Local Govt | National News Video | Parliament Headlines | Politics Headlines | Search

 


Council want to restrict where legal highs can be sold

Council want to restrict where legal highs can be sold


Auckland Councillors are proposing to prevent the sale of psychoactive substances near schools, treatment centres and in areas of high deprivation as part of a draft Auckland Council policy.

The Regional Strategy and Policy Committee received an update on the development of the council’s draft Local Approved Products Policy (LAPP) - which will set out where retail outlets selling these substances, may be allowed to operate in Auckland.

The committee has agreed that the preferred option is to specify areas where approved psychoactive substances (commonly referred to as legal highs) will not be able to be sold, as follows:

• neighbourhood centres as defined by the Auckland Unitary Plan
• within 300 metres of a high school and 100m of a primary school
• within 300 metres of a mental health or addiction treatment centre
• within 500m of an existing psychoactive substance retail licence
• local areas included in the top 30 per cent of the most deprived communities in New Zealand, according to the recently released Ministry of Health deprivation index.

“This preferred option is the result of talking with local boards and external stakeholders,” says Regional Strategy and Policy Committee Chair Councillor George Wood.

“We will continue to work with these groups before settling on a final proposal to include in the draft policy that goes out for public feedback later this year.

“However I think it is heading down the right track to addressing some our communities’ concerns and giving council a bit more control over where these substances can be sold.”

In May the Government passed the Psychoactive Substances Amendment Act 2014 which effectively stopped the sale of products until they were tested and proven low risk, meaning retailers had nothing to sell.

Cr Wood says while the move has given communities a bit of a reprieve, it is only until the new testing and licensing regulations for psychoactive substances are developed and approved.

“That is why we have to make sure we are ready and have our policy in place before those new regulations come in.”

Auckland Council’s draft LAPP is expected to be approved by the council in October, be out for public consultation in November this year and adopted in March 2015.

A copy of the report presented to the committee is available on council’s website

ends

© Scoop Media

 
 
 
 
 
Parliament Headlines | Politics Headlines | Regional Headlines

Greens: Oil Drilling Face-Off With Labour

The plan is the second component of the Party’s environmental priority this election: Rivers clean enough to swim in again, and beaches safe from oil spills.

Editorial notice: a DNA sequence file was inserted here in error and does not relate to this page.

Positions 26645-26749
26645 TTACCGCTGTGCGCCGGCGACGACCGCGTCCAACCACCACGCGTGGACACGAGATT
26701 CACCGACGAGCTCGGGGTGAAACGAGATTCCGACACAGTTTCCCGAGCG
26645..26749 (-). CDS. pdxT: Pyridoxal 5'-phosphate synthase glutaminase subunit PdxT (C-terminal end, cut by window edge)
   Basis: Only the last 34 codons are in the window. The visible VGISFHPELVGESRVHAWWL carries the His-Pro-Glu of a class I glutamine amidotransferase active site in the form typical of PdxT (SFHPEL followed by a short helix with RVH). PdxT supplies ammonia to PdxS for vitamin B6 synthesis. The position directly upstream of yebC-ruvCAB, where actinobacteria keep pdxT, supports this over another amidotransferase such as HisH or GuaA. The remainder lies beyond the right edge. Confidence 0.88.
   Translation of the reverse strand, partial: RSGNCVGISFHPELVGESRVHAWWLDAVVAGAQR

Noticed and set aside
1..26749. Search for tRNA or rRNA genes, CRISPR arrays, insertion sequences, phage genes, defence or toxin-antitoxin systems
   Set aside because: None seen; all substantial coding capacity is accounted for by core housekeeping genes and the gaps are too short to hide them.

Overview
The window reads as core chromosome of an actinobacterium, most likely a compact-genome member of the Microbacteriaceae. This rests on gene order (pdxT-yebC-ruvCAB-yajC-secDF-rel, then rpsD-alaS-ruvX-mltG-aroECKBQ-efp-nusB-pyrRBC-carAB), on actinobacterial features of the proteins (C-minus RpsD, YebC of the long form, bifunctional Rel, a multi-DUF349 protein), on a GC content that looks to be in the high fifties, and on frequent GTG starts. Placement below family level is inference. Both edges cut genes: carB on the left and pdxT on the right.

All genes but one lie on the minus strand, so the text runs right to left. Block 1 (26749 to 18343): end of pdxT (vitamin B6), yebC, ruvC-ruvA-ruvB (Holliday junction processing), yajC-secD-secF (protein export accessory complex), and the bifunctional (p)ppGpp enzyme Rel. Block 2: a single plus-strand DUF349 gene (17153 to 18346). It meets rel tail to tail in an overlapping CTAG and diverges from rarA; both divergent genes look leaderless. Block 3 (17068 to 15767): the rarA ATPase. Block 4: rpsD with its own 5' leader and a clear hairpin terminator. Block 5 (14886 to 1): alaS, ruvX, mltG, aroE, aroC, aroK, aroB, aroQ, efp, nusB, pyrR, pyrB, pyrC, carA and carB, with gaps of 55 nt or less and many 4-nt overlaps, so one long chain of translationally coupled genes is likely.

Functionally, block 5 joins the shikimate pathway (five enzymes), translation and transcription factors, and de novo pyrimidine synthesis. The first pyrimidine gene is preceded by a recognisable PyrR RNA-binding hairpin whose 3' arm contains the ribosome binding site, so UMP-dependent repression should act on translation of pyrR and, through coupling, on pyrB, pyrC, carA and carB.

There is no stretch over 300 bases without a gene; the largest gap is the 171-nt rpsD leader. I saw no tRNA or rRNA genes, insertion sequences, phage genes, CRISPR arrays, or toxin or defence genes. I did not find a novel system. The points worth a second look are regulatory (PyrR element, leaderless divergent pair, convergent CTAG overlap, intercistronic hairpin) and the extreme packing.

The Green Party loves New Zealand and will create a cleaner environment where our beaches remain open for swimming, not closed for oil spills.

The key policy points in the Green Party’s plan to protect our beaches from oil spills are to:
1. Prohibit deep sea oil drilling;
2. Implement compulsory shipping lanes for coastal shipping;
3. Build Maritime New Zealand’s oil spill response capability; and
4. Introduce a stronger legal framework so that when accidents do happen, the New Zealand taxpayer does not have to pay for the clean-up. More>>

 

Parliament Today:

Minister Told Of FBI Investigation, Says INZ: Coleman Must Quit Or Be Sacked Over Dotcom Case - Harré

Immigration New Zealand has done the right thing in distancing itself from Jonathan Coleman’s claims that ministers were not aware of FBI involvement in Kim Dotcom’s residency application, says the Internet Party. More>>

ALSO:

Valedictory Season: Maori Party Founders Say Goodbye

Two major Maori MPs gave there farewell speeches to Parliament Thursday outlining their history, experiences, triumphs and regrets. More>>

ALSO:

Resignation Not Accepted: Transport Minister Breaches Aviation Security Rules

"Running late for a plane at Christchurch Airport, I without thought breached airport and airline security rules by entering the gate lounge through a door usually used for exit only..." More>>

ALSO:

TAIC Report: Urgent Recommendations After Melling Rail Accident

The Transport Accident Investigation Commission has made four urgent recommendations to KiwiRail following the accident two months ago (27 May) when a Matangi passenger train collided with a stop block at Melling Station, Lower Hutt. More>>

ALSO:

Red Tape: Local Regulations Go Under Microscope

The Government says it is accepting nearly all of the recommendations the Productivity Commission has made on ways to improve local regulations. More>>

ALSO:

Spending Questions: Claudette Hauiti To Step Aside At Election

National Party President Peter Goodfellow confirms that he has received notification from List MP Claudette Hauiti that she plans to step aside at the 20 September election. More>>

ALSO:

EPA: Board Of Inquiry Rejects Basin Flyover By Majority Of 3 To 1

The independent Board of Inquiry delegated to decide on the Basin Bridge Proposal has, by a majority decision (3 to 1), cancelled the Transport Agency’s Notice of Requirement and declined its resource consent applications for the construction, operation and maintenance of a flyover on State Highway 1 in Wellington City... More>>

ALSO:

Get More From Scoop

 

LATEST HEADLINES

 
 
 
 
 
 
Regional
Search Scoop  
 
 
Powered by Vodafone
NZ independent news